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The Arabidopsis salicylic acid signaling network:
A paradigm for phytohormone signaling

The many effects of salicylic acid (SA) application on plants have been documented for nearly half a century. They include such diverse processes as flowering, stomatal closure, seed germination, adventitious root initiation and thermogenesis. The role(s) of endogenous SA in disease resistance is by far the best studied process, although it is still only partially understood. To obtain insights into how SA carries out its varied functions, particularly in disease resistance, several SA-binding proteins (SABPs) were identified and characterized. These include catalase, ascorbate peroxidase, carbonic anhydrase (SABP3), and methyl salicylate esterase (SABP2), all of which appear to be involved in resistance. To identify additional SABPs, including the SA receptor, affinity chromatography was performed using a novel SA matrix. Preliminary experiments identified many soluble and membrane-bound/enriched candidate SABPs (cSABPs).

To confirm and extend the findings from SA affinity chromatography, we proposed to use two powerful, high-throughput, but less proven, approaches. They are the Arabidopsis protein micro-array (developed by Popescu, Snyder, and Dinesh-Kumar) and a yeast three hybrid system, which uses a small hybrid ligand. During the course of the grant a third screen was developed.

It utilizes a SA analogs 4-azido SA (4AzSA) or 3-aminoethyl SA (3AESA), in conjunction with either a photo-affinity labeling technique or surface plasmon resonance (SPR)-based technology, to identify and evaluate cSABPs from Arabidopsis. The photo-affinity labeling and SPR-based approaches are more sensitive than the traditional approach for identifying plant SA-binding activity using size exclusion chromatography with radiolabeled SA, as many of these proteins exhibited little to no SA-binding activity in such an assay. These novel approaches therefore complement conventional techniques and have help dissect the complex SA signaling network in plants by identification of more than two dozen new SABPs (see table under Resource) as well as multiple candidates that have yet to be characterized. Some of these proteins bind SA with high affinity, while the affinity others exhibit is low. Given that SA levels vary greatly even within a particular plant species depending on subcellular location, tissue type, developmental stage, and with respect to both time and location after an environmental stimulus such as infection, the presence of SABPs exhibiting a wide range of affinities for SA may provide great flexibility and multiple mechanisms through which SA can act.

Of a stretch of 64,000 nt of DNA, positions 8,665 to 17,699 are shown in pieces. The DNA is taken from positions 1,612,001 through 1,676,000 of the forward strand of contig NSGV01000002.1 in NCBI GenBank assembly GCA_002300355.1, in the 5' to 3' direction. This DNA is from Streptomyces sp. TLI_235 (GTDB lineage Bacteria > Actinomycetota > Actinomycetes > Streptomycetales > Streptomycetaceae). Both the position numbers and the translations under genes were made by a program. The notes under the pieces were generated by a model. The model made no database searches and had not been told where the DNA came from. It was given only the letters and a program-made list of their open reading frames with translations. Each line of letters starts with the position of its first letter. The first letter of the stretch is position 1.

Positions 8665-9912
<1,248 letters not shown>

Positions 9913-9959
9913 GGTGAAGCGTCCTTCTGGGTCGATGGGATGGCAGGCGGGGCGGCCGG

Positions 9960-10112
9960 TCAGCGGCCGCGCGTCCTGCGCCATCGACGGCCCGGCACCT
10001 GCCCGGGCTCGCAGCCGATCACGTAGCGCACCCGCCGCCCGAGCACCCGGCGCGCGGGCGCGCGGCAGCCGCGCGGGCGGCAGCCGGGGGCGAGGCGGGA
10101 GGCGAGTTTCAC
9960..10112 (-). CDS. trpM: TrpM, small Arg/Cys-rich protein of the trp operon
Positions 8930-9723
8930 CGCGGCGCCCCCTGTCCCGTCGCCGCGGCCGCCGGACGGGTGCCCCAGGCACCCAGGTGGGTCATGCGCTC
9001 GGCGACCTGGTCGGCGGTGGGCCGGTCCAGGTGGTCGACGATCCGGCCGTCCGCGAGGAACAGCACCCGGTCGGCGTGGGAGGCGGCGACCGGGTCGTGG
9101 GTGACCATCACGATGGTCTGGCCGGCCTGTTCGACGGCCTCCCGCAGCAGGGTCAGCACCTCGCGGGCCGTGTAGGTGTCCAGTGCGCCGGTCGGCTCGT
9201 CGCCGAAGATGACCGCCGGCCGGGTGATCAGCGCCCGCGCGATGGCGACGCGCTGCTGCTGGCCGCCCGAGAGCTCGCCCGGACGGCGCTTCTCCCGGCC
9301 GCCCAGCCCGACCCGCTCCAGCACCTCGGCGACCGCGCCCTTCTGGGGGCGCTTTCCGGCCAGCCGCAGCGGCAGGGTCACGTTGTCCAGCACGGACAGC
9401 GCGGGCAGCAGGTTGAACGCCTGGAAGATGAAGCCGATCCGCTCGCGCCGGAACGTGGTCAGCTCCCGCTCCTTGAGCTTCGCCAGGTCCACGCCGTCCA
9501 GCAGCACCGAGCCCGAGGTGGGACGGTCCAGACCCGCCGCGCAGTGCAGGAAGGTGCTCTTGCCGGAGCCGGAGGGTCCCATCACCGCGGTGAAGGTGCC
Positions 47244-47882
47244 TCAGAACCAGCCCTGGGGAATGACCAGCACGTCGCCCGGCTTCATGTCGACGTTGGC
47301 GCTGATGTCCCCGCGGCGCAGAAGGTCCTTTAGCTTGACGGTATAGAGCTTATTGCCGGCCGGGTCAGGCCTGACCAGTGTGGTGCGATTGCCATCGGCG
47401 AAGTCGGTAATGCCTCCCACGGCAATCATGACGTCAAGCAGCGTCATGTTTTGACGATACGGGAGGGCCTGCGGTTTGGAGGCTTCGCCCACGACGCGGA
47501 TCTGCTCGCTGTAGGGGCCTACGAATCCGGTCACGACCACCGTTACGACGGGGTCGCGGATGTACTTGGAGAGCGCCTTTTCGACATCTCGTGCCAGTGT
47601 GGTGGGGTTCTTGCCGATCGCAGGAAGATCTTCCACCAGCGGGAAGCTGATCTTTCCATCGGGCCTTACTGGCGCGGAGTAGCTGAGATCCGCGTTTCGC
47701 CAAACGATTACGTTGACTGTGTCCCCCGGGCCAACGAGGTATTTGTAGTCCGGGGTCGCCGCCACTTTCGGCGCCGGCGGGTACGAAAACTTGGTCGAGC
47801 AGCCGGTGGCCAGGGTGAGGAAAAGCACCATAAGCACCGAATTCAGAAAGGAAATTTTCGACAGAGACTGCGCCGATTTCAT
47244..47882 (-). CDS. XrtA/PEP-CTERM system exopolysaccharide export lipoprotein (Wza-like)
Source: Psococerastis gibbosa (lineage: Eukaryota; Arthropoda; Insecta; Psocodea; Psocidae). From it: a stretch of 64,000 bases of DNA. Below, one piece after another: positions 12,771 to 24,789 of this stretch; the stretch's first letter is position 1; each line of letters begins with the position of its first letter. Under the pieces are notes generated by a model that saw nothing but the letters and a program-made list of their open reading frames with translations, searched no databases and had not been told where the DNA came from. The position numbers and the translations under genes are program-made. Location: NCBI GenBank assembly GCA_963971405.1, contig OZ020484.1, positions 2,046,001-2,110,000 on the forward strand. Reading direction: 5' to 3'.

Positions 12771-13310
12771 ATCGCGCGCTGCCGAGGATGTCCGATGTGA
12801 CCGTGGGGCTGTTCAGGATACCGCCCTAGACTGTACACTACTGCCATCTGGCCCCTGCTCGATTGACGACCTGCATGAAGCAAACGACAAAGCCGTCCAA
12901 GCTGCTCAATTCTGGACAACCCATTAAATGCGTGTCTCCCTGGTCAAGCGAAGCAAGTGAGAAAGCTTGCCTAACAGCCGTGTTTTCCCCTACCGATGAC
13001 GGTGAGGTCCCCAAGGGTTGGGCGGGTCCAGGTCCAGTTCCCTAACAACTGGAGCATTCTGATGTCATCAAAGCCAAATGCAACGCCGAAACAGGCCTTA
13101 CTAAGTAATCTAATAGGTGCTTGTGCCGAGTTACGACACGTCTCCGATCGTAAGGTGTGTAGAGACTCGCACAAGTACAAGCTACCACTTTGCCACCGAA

The current view is that hormones in plants, as well as in animals, exert their effect(s) by binding to one or a small number of receptors. The identification of more than 30 SABPs using traditional purification approaches and genome-wide, high-throughput screens argues that SA exerts its effects via multiple targets rather than one or a few receptors. Might this be a paradigm shift beyond SA for other plant hormones or perhaps even animal hormones?

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